Similar neuronal imprint and absence of cross-seeded partner fibrils in α-synuclein aggregates from MSA and Parkinson’s disease brains
Preprint bioRxiv. 2021-06-22; :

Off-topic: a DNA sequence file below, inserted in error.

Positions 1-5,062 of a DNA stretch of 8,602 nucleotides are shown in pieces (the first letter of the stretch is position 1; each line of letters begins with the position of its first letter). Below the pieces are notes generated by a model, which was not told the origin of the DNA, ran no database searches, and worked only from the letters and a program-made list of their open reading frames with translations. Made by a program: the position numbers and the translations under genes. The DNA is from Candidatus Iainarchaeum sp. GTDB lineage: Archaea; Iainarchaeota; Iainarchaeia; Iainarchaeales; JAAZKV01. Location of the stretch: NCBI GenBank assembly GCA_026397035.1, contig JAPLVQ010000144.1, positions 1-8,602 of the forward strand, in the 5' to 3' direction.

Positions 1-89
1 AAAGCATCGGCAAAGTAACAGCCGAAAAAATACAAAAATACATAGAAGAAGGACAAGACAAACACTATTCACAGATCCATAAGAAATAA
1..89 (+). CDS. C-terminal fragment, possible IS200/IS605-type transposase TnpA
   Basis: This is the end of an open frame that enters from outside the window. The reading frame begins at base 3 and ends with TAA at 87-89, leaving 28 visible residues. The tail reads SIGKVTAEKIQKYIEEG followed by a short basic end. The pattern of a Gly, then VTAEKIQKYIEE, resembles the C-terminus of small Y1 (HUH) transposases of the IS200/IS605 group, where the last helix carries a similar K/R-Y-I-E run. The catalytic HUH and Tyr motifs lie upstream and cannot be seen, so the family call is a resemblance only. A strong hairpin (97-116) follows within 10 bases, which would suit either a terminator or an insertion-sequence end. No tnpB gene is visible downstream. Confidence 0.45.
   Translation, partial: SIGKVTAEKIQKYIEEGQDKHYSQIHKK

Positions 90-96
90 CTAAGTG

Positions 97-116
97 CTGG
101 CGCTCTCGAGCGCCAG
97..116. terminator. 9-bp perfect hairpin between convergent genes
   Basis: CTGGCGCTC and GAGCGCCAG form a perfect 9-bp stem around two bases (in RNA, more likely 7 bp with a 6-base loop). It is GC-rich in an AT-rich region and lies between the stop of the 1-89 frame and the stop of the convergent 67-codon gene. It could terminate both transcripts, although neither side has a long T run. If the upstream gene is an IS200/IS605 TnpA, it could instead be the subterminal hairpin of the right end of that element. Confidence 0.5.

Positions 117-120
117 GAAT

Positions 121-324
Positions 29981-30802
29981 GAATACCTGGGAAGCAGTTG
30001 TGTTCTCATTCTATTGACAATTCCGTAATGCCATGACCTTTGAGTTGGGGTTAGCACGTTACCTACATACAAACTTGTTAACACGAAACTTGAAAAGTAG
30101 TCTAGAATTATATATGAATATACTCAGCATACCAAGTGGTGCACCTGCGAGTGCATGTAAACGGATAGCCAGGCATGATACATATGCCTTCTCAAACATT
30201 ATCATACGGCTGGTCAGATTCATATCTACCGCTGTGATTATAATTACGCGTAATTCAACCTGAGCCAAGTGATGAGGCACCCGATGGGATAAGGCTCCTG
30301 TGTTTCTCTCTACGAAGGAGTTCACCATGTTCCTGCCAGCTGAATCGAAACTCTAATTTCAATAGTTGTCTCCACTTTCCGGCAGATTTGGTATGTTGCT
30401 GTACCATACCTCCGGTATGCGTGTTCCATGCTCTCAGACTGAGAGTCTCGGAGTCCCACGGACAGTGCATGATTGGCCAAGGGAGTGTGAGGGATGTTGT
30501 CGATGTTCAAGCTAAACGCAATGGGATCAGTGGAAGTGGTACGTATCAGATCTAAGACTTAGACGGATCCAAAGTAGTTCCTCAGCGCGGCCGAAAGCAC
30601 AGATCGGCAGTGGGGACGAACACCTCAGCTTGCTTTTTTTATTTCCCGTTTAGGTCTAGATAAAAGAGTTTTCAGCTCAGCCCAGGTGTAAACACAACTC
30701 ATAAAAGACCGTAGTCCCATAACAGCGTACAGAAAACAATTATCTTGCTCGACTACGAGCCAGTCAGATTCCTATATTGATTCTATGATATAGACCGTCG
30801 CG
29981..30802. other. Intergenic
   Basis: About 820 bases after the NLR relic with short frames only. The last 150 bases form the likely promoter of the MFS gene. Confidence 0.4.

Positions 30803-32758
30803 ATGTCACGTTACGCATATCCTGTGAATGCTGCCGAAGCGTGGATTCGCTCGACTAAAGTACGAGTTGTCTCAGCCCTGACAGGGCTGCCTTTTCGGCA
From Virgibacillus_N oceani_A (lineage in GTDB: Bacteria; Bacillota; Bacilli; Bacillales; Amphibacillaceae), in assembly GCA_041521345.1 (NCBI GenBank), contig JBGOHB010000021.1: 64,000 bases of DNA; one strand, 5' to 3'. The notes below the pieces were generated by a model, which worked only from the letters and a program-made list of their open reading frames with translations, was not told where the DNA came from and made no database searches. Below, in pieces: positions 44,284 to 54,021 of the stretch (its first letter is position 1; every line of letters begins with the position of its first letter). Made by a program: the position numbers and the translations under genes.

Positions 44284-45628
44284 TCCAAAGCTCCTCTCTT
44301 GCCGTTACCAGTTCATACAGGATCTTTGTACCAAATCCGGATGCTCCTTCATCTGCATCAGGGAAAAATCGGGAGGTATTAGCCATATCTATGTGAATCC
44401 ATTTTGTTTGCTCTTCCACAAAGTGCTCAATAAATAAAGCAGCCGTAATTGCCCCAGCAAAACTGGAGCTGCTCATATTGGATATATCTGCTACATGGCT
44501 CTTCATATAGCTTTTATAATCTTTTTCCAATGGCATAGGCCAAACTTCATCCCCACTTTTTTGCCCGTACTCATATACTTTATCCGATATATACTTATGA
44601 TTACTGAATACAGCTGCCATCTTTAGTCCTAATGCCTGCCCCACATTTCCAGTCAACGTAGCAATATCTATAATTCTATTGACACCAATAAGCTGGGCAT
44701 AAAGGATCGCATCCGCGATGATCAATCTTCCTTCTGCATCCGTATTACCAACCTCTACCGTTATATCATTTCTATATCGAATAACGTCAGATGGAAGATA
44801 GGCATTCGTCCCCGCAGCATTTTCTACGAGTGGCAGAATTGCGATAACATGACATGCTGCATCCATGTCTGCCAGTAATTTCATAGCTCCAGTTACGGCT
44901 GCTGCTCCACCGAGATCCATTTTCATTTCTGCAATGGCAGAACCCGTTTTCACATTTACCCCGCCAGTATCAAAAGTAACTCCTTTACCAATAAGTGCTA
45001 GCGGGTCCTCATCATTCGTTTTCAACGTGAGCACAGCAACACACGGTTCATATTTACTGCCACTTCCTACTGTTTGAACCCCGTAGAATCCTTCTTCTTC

Aggregated alpha-synuclein (α-syn) is a principal constituent of Lewy bodies (LBs) and glial cytoplasmic inclusions (GCIs) observed respectively inside neurons in Parkinson’s disease (PD) and oligodendrocytes in multiple system atrophy (MSA). Yet, the cellular origin, the pathophysiological role, and the mechanism of formation of these inclusions bodies (IBs) remain to be elucidated. It has recently been proposed that α-syn IBs eventually cause the demise of the host cell by virtue of the cumulative sequestration of partner proteins and organelles. In particular, the hypothesis of a local cross-seeding of other fibrillization-prone proteins like tau or TDP-43 has also been put forward. We submitted sarkosyl-insoluble extracts of post-mortem brain tissue from PD, MSA and control subjects to a comparative proteomic analysis to address these points. Our studies indicate that: i) α-syn is by far the most enriched protein in PD and MSA extracts compared to controls; ii) PD and MSA extracts share a striking overlap of their sarkosyl-insoluble proteomes, consisting of a vast majority of mitochondrial and neuronal synaptic proteins, and (iii) other fibrillization-prone protein candidates possibly cross-seeded by α-syn are neither found in PD nor MSA extracts. Thus, our results (i) support the idea that pre-assembled building blocks originating in neurons serve to the formation of GCIs in MSA, (ii) show no sign of amyloid cross-seeding in either synucleinopathy, and (iii) point to the sequestration of mitochondria and of neuronal synaptic components in both LBs and GCIs.